Do you remember Christmas 2019? I do. The black summer bushfires over 2019-2020 bushfire season saw 24 million hectares of land burnt. In addition, 3000 homes destroyed and three billion animals killed or displaced across Australia. BlazeAid knows the devastation a bushfire can cause.
Matt and I were staying with my dad while a 500,000-hectare bushfire raged towards us. The bushfire heading towards my hometown was the Currowan fire. It had already wiped out towns on its journey towards us. Starting from a lightning strike, the fire burnt for 74 days, destroyed 312 homes and damaged a further 173.
By the time New Years Eve came around, we were cut off from the rest of the world. No roads out and no power. Both of the photos below were taken by my old Samsung in the middle of the day. The firefighters were able to get ahead of the fire and burn a gap between the larger fire and homes, stopping it from hitting the small town of Basin View.
Once we were in the clear (the 9th of January 2020) Matt and I were keen to help with bush fire relief where ever we could. We cancelled the rest of our travel. We reached out to multiple bushfire relief initiatives, but everywhere was chock-full of great people who had volunteered before us. Eventually we got a call back from BlazeAid.
Who are BlazeAid?
BlazeAid are a volunteer-based organisation that works with families and individuals in rural Australia after natural disasters such as fires and floods. Their primary objective is rebuilding boundary fences, helping to keep remaining livestock on their property. It seems very simple, but when your whole world is disrupted, it’s nice to know that your remaining livelihood is secure.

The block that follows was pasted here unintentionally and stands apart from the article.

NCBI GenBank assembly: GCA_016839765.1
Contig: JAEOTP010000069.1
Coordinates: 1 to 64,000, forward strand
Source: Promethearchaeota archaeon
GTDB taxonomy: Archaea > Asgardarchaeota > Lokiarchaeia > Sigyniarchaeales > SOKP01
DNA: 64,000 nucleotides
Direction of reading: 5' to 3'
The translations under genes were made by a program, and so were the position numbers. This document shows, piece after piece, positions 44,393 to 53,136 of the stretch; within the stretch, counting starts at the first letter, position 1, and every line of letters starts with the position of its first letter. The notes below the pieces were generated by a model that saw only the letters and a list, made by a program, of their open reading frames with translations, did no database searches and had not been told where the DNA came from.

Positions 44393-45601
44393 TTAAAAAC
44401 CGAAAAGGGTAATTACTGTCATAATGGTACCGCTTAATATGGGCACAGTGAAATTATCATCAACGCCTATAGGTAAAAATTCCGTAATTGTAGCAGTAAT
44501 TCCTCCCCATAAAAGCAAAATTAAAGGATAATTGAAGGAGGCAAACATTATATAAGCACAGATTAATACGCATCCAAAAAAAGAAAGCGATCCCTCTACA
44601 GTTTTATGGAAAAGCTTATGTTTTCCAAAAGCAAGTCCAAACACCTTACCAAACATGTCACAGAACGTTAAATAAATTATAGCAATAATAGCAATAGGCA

Where did we volunteer?
BlazeAid had so many locations across the impacted region, so we just naturally chose the one closest to us after Christmas at my family home. Braidwood is a small town on the Southern Tablelands of New South Wales. Braidwood was closed off for seven weeks because of the fires. Matt and I snuck in via some back streets that were still open towards the start, but quickly closed off after we were through.
What do BlazeAid volunteers do?
The majority of BlazeAid volunteers arrive with no knowledge on how to build a fence, and leave with a wealth of experience! Volunteers arrived of all ages, and with different levels of experience. We even had different nationalities; backpackers who want to give back. BlazeAid organised freespecialty training like chainsaw skills for those who were interested, and provided all the tools to get the job done.
Who do BlazeAid help?
The majority of people BlazeAid help are rural farmers. People who use fences to keep in cattle, horses and other farm animals. Often, during the devestation of natural disasters like fires and floods, farm animals don’t survive. When they do, there’s no fences left to keep them at home. BlazeAid rebuilds the boundary fences so farmers can focus on rebuilding their lives.
How do you get involved?
BlazeAid often set up camps once its safe to do so after a natural disaster. When they’ve set up, they open up volunteer applications for each individual camp. You don’t need to know anything about fencing, but of course, it helps. A BlazeAid camp is exactly what it sounds like… you’ll need a tent or a motorhome during your stay. They also favour those who can put in more time – it’s hard to be constantly upskilling people, so if they can hold onto skilled volunteers, they will.
If you’re interested, you can read about each camp and register on the BlazeAid website… and yes, some camps allow you to bring your dog!